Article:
When Clay Speaks
By Tom Wachunas
“…You finally reach a point where you’re no longer concerned with keeping this blob of clay centered on the wheel and up in the air. Your emotions take over and what happens just happens. Usually you don’t know it’s happened until after it’s done.” - Peter Voulkos
“You are not an artist simply because you paint or sculpt or make pots that cannot be used. An artist is a poet in his or her own medium. And when an artist produces a good piece, that work has mystery, an unsaid quality; it is alive.” - Toshiko Takaezu
EXHIBIT: Frozen in Fire – Ceramic works from the Canton Museum of Art Permanent Collection / THROUGH MARCH 12, 2017, at the Canton Museum of Art, 1001 Market Ave. N., Canton, Ohio / 330-453-7666 www.cantonart.org
For this exhibit, here’s how Lynnda Arrasmith, Chief Curator at the Canton Museum of Art (CMA), addresses her exquisite selection of ceramic works from the CMA permanent collection: “The flames are released. The heat rises and settles over the pieces in the kiln, freezing them in their current forms. For better or worse, they are now frozen in fire. Not all pieces will survive this process and the artist must choose the piece which, in their eyes, has met perfection. The Frozen in Fire exhibition explores the insight of artists being satisfied with their work. Is the pot just a container to hold things or does it hold ideas? Each vessel is meant to be looked at, appreciated and contemplated.”
Somewhat resonant in those words (as well as in the words by the late clay artist, Toshiko Takaezo, quoted at the top of this post, referencing “…pots that cannot be used” and the mystery of their “unsaid quality”) is that pesky old question which some – perhaps still many - might consider about the ceramics medium. Is working in clay a craft, or a fine art? Of course history shows that the two aren’t mutually exclusive at all. So while clay is certainly a medium long-associated with traditional ideas about utilitarian forms, this breathtaking exhibit presents a lavish array of objects that transcend the notion of clay vessels as banal containers. It’s the difference between the innocuous and the inspiring.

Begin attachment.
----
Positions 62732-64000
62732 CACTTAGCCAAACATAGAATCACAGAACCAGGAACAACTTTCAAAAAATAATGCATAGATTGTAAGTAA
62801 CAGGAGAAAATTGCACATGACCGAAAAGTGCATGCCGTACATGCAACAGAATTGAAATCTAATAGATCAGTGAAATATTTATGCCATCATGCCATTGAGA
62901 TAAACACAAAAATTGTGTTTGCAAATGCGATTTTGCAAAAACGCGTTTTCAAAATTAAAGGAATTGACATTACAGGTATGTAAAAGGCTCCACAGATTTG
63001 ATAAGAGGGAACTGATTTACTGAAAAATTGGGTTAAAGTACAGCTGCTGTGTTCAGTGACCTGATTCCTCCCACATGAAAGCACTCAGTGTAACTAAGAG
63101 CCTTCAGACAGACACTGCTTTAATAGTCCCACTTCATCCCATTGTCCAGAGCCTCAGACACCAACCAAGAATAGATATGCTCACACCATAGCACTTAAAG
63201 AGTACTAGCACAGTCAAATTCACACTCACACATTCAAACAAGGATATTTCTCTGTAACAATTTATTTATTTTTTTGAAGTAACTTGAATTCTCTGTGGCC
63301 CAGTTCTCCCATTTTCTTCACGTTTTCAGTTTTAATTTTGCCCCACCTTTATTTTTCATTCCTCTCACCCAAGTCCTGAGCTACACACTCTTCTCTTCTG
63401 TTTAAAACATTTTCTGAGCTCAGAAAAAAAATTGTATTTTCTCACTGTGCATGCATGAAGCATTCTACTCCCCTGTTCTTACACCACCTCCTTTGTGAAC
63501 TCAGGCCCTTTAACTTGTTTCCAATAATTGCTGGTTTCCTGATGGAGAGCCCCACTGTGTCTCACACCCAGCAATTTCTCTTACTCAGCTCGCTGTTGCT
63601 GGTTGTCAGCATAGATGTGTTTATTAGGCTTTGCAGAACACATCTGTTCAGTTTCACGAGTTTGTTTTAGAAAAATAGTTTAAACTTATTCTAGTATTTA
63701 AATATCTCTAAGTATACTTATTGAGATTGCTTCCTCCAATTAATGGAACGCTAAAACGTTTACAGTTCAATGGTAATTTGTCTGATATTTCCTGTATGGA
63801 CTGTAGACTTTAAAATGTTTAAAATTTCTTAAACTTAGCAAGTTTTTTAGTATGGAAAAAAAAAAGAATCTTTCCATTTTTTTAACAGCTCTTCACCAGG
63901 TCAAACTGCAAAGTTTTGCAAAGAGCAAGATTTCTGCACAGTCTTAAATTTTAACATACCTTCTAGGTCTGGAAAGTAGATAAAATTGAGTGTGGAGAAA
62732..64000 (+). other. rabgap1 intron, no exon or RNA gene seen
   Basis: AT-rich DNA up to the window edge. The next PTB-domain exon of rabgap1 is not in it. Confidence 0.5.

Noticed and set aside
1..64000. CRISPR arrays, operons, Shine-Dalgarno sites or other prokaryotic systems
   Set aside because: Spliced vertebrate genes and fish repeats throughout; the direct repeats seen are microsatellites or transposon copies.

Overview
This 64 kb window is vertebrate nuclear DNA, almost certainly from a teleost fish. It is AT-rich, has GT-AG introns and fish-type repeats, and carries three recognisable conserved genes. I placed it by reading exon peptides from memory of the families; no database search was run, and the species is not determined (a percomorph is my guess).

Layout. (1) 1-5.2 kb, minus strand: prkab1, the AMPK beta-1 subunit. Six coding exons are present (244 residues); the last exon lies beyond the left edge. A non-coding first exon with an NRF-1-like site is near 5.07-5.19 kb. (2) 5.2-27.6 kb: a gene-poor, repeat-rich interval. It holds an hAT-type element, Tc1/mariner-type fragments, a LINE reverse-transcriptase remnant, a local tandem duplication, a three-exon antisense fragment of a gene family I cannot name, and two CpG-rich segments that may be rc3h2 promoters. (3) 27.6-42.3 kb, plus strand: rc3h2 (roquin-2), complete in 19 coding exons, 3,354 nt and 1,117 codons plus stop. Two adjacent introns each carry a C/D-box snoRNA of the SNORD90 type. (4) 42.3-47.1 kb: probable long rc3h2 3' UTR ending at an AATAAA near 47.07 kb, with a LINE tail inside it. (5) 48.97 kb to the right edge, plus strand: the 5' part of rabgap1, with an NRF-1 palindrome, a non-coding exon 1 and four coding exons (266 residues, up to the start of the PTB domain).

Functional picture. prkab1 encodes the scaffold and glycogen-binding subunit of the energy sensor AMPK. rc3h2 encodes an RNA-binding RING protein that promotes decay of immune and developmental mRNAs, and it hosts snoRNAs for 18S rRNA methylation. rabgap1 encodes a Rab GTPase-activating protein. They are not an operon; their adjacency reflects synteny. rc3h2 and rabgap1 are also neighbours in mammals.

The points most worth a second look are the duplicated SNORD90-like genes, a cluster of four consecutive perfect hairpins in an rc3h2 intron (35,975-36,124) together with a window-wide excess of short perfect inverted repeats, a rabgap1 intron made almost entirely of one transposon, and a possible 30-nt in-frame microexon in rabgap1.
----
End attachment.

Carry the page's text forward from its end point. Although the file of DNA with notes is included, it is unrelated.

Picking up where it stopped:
This is a remarkably eclectic collection of objects that spans the full gamut of ceramic methodologies and iconography. Call it a sumptuous mélange of tasty baked goods. Some are stuffed with vivid imagination and whimsy, like Jack Earl’s Cloud Man, Dan Lovelace’s teapot tank called 1st Battalion, Juliellen Byrne’s delirious Rat Jacket, or Janice Mars Wunderlich’s comical Puppy Queen. Others are absolutely startling transformations of clay into hyper-realistic facsimiles of other materials, such as Richard Newman’s Baseball Glove, Marilyn Levine’s Black Shoe Bag, and Victor Spinski’s Tool Box I.
Included among the more intriguing abstract configurations are Tom Radca’s Stoneware Wall Tile, suggesting an aerial topography of geological terrains, or fossilized expanses of soil; Paul Soldner’s Wall Piece with Two Figures, with its unfurled layers of stamped and carved surfaces; and Betty Woodman’s wall installation, Egyptian Papyrus, a multi-part deconstruction of ancient urn forms.
Considering the disarming simplicity and earthy charm of Toshiko Takaezu’s three vessels here brings me back to her words, “An artist is a poet in his or her own medium,” as well as the curator’s question, “Is the pot just a container to hold things or does it hold ideas?” Containers, or containment?
The image evoked of completed ceramic objects being “frozen in fire” is a particularly fascinating and dichotomous one. Yes, baked clay can be said to be frozen, as in still, or physically static. But certainly neither mute nor dead. Is it any wonder that a passionate ceramist should find something poetic waiting to be drawn out from something as common as clay, that gritty, viscous stuff of natural forces and processes that have been at work for millennia? When a potter or sculptor surrenders to such an alluring substance, he or she is communing with something primal if not intrinsically mysterious in order to utter something about being alive.
And in the end, isn’t the essential function of all our finest artistic pursuits to speak the un-sayable?
PHOTOS, from top: Egyptian Papyrus, by Betty Woodman / Stoneware Wall Tile, by Tom Radca / Cloud Man, by Jack Earl / vessels by Toshiko Takaezu / Vessel I by Anna Silver / Basket Form II, by Dick Schneider